HIV-1 Protease

HIV-1 Protease is an aspartic protease and is one of the key enzymes in HIV, essential for the maturation of new infectious virions emerging from the host helper T-Cell. It is responsible for the cleavage of two HIV polyprotein chains into several distinct proteins including the protease itself, all of which are found in the mature virus.

Structurally it consists of an often rotationally symmetric dimer with monomoer subunits of 99 amino acids, resembling a "bulldog's face". The functionally active site consists of two aspartic acid residues (one from each monomer) bound by connected residues and by a pair of highly mobile "flaps".

The important role of HIV-1 protease in the life cycle of HIV has made it a crucial target for developing inhibitors that impede the progress of the virus within the body. To this effect, several HIV protease inhibitors (HPIs) have been developed to obstruct the active site of the protease and thus impede the cleavage of HIV polyproteins. However due to the highly mutational characteristics of the retrovirus, drug resistant strains frequently emerge to invalidate the efficacy of developed PIs.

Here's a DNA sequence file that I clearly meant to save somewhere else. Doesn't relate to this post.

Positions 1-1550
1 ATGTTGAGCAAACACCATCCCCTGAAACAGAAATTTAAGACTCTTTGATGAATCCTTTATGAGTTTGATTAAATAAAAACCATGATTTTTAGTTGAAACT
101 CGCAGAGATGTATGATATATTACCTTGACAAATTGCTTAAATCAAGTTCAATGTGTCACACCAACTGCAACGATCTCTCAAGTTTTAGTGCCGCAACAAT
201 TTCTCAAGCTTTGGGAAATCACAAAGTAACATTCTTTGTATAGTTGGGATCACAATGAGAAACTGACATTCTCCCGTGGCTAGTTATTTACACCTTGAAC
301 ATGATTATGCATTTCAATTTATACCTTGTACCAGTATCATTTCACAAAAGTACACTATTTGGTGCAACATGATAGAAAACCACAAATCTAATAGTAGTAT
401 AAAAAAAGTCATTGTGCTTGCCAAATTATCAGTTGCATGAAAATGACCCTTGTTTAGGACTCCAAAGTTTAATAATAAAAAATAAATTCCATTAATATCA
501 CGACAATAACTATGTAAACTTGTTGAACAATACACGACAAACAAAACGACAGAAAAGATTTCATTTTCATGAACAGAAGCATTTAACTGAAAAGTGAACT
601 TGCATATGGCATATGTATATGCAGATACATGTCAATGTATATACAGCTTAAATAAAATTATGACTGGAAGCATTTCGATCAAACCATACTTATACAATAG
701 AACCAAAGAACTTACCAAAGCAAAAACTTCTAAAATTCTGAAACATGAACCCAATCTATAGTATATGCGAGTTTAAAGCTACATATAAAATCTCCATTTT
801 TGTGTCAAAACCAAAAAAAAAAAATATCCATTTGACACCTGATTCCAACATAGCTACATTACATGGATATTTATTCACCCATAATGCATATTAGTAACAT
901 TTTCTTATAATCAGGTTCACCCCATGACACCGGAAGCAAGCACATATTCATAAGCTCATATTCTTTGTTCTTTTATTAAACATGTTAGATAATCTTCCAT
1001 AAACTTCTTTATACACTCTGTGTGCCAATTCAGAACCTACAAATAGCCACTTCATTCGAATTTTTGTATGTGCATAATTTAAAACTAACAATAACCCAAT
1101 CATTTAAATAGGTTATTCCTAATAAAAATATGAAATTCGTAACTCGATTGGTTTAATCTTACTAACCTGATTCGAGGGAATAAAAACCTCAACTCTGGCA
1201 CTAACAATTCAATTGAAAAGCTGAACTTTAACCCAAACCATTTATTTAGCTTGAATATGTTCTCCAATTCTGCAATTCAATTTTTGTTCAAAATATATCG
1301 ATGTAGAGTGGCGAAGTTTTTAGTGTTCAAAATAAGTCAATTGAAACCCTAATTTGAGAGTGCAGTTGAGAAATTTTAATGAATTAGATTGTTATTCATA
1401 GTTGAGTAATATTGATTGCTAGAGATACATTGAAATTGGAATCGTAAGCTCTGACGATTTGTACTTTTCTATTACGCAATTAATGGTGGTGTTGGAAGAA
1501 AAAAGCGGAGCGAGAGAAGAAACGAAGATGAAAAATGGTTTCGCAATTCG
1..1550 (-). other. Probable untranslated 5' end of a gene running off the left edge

We are studying the differential dynamics of several muational strains of HIV protease along with the wild type, both as an apo-protease and complexed with developed PIs, through the application of large scale molecular dynamics. We hope to elucidate the difference in dynamical behaviour of wild type with mutants and determine how this contributes to the differences in binding affinities between different strains. We also hope to use themodynamic integration techniques to calculate difference in exact binding affinities between different strains.